After the headmaster’s speech the assembly was dispersed. Boys began making mischief out of jubilation for the vacation. Ink bottles were broken and ink was poured over one another’s head and clothes. Mani was the leader of the jubilant team of the boys. All the stationery items here destroyed.

Question 15.
Why did Singaram, the peon rush into the crowd of boys with a stick?
Answer:
In the midst of merry making the boys broke more bottles of ink on the ground. Mani cried to bring the turban of Singaram the school peon to dye in the ink. As Singaram was the only man to oppose such liberty of the boys he became a target of the boys. But as Singaram heard something about himself he became infuriated and he rushed into the crowd dispersed the revellers.

MP Board Class 12th Special English Important Questions Chapter 20 Swami and Friends

Question 16.
name all the characters of the Novel. In your view who is the best one out of all of them?
Answer:
The characters of the Novel ‘Swami and Friends’ are: (a) Swami, (b) Mani, (c) Rajam, (d) Pea, (e) Samuel, (f) Somu and (g) Shankar.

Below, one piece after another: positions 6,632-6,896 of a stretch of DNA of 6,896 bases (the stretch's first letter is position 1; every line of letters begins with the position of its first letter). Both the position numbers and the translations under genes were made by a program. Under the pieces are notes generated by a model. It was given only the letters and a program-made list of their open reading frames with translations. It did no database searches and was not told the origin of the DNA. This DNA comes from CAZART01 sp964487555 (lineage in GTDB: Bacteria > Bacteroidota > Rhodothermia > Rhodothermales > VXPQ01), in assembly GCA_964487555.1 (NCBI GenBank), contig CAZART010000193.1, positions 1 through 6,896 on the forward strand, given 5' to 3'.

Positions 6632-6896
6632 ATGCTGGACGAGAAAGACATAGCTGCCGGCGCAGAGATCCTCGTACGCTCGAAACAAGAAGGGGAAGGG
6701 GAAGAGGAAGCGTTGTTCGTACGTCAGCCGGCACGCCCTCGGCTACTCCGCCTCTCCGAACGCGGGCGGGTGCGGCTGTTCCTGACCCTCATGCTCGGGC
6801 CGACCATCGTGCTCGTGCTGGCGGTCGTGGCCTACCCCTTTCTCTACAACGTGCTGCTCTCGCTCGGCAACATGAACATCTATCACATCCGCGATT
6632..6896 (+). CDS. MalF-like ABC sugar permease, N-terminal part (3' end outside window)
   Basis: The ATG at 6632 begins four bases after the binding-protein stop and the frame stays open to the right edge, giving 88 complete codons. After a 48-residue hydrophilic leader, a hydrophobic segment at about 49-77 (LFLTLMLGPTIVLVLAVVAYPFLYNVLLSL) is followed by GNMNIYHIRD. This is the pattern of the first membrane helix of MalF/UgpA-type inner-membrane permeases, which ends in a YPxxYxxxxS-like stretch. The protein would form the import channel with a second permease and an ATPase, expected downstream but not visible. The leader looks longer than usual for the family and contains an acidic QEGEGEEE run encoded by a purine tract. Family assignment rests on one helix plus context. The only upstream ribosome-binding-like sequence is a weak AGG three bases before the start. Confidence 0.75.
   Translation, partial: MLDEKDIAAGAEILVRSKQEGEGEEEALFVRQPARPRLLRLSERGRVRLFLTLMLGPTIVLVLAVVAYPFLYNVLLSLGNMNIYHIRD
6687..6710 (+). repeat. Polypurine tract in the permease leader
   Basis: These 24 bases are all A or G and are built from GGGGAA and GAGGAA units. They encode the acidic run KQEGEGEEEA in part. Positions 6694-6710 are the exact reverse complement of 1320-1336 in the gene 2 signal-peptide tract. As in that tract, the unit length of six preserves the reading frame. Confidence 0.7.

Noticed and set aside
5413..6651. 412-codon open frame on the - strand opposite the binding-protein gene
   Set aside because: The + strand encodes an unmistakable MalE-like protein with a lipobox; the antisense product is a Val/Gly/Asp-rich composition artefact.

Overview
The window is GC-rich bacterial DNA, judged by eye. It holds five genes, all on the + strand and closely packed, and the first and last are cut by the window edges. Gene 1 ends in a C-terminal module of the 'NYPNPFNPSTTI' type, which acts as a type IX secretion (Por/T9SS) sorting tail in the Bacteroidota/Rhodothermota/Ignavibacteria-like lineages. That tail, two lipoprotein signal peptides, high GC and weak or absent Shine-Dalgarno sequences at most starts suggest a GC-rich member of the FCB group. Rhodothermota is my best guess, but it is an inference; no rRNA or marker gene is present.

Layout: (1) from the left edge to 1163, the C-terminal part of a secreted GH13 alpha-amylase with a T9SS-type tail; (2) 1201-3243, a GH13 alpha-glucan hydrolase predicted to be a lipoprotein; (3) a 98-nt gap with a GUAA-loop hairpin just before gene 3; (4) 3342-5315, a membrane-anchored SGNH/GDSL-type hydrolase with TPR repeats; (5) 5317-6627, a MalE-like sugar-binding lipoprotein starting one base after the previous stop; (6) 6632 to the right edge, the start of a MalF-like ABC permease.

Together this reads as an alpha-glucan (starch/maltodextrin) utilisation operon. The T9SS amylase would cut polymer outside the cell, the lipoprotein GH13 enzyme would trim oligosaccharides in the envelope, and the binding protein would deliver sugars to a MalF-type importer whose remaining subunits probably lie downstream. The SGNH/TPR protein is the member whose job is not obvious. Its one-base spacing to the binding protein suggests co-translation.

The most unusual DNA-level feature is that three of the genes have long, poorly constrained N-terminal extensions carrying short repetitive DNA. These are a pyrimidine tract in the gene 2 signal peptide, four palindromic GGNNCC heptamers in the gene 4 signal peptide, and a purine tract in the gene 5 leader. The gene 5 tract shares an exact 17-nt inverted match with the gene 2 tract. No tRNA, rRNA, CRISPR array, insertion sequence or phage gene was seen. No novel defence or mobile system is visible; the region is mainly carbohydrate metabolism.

Swaminathan: Swaminathan is the hero of the novel though he is unheroic in his deeds, yet, the whole story is centred around him. Swaminathan is just an ordinary boy with no outstanding intellect. He was a student of First Form (A). He is not a good student and every Monday is unpleasant for him.

After the freedom of Saturday and Sunday it is difficult for him to get into the Monday mood of work and discipline. At school he is rebuked by his teachers for his unsatisfactory work and at home his father keeps a watch on him that he does not loaf around in afternoon on weekends.

School is a bad place for him although he feels happy in the company of his friends, particularly, Rajam and Mani. He admires Rajam, the son of Police Superintendent, and likes his company. He was seen with him so much that his other friends started calling him ‘Tail’ of Rajam.

Swami himself is weak and nervous about things and therefore feels protected in the company of Rajam and Mani who are stronger than him. For him, they are heroes and he follows them. Mani is his good friend yet he is afraid of him. At home, he has a good rapport with his Granny. She is his friend at home. He shares with her everything that occurs in his life.